2018 Facilities Days Open House – Speaker Abstracts

8:30 AM                

Overview—Jerry Hunter—Location: Varsity II

This presentation will quickly cover the range of techniques available in the CoE shared facilities and discuss learning objectives for the day.  A broad outline of how the various techniques fit together to provide a comprehensive characterization solution will also be discussed.


9:00 AM

Scanning Electron Microscopy & EDS—Chris Santeufemio—Location: Varsity II

The scanning electron microscope (SEM) is a type of microscope that produces images of a sample by scanning the surface with a focused beam of electrons. The electrons interact with atoms in the sample, producing various signals that contain information about the sample’s surface topography and composition. The electron beam is scanned in a raster scan pattern, and the beam’s position is combined with the detected signal to produce an image. SEM can achieve resolution better than 1 nanometer. Specimens can be observed in high vacuum in conventional SEM, or in low vacuum or wet conditions in variable pressure or environmental SEM, and at a wide range of cryogenic or elevated temperatures with specialized instruments. Characteristic X-rays that are produced by the interaction of electrons with the sample may also be detected in an SEM equipped for energy-dispersive X-ray spectroscopy or wavelength dispersive X-ray spectroscopy. Analysis of the x-ray signals can be used to map the distribution and estimate the abundance of elements in the sample.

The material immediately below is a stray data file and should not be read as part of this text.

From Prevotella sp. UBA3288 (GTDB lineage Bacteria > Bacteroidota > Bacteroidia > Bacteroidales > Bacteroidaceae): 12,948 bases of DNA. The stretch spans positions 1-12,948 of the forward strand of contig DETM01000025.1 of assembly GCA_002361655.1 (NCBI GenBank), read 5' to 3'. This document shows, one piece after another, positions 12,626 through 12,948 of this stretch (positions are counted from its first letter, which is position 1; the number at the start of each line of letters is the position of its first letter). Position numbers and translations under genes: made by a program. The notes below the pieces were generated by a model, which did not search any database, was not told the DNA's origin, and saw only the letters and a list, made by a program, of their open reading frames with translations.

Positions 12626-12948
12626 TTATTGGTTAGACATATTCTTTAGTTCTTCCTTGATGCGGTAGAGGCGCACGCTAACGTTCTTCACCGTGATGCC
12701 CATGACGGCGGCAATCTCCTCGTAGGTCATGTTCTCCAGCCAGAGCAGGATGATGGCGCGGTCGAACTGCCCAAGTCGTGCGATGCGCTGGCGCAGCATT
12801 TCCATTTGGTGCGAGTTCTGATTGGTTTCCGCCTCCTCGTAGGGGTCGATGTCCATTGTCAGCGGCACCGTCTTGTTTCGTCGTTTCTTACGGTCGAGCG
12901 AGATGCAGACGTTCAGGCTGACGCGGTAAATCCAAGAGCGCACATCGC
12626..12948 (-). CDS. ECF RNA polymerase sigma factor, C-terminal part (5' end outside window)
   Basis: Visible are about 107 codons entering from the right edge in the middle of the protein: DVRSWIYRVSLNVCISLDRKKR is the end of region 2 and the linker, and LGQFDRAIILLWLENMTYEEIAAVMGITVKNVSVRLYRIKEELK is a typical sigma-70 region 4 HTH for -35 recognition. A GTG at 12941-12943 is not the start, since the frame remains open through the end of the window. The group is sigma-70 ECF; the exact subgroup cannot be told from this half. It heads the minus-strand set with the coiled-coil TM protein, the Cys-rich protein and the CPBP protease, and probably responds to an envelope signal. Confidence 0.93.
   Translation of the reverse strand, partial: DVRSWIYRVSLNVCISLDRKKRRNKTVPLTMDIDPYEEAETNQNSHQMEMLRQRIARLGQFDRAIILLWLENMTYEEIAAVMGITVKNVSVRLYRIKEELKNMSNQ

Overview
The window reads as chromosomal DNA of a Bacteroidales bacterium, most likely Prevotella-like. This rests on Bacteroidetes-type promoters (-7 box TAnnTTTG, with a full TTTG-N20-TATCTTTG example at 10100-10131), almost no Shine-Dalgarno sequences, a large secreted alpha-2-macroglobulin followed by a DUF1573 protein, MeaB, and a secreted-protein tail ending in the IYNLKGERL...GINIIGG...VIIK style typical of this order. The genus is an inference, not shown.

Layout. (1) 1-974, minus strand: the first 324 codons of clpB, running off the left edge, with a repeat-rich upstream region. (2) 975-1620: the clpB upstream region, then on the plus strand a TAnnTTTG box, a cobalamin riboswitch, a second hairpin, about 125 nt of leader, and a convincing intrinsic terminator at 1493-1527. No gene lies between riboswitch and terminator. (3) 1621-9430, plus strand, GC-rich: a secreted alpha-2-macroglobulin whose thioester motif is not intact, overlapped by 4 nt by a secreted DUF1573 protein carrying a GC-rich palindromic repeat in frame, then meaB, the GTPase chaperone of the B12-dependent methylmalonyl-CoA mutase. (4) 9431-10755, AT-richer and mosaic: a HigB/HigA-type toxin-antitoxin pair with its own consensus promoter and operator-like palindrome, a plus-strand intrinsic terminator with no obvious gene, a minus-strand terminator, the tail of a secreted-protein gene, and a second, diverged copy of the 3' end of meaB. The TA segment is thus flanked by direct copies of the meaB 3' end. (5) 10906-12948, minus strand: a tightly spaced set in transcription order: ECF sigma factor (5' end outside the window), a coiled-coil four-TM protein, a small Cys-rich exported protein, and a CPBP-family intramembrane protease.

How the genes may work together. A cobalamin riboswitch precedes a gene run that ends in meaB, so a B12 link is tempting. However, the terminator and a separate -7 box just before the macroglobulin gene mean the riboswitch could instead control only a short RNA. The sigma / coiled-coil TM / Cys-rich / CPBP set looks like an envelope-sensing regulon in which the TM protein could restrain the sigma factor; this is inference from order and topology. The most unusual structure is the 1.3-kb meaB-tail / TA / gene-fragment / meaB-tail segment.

User Applications—Location: Varsity II

Eric Kwon—Strain Sensor for Intraocular Applications

UW-Madison Graduate Student in the Electrical and Computer Engineering Department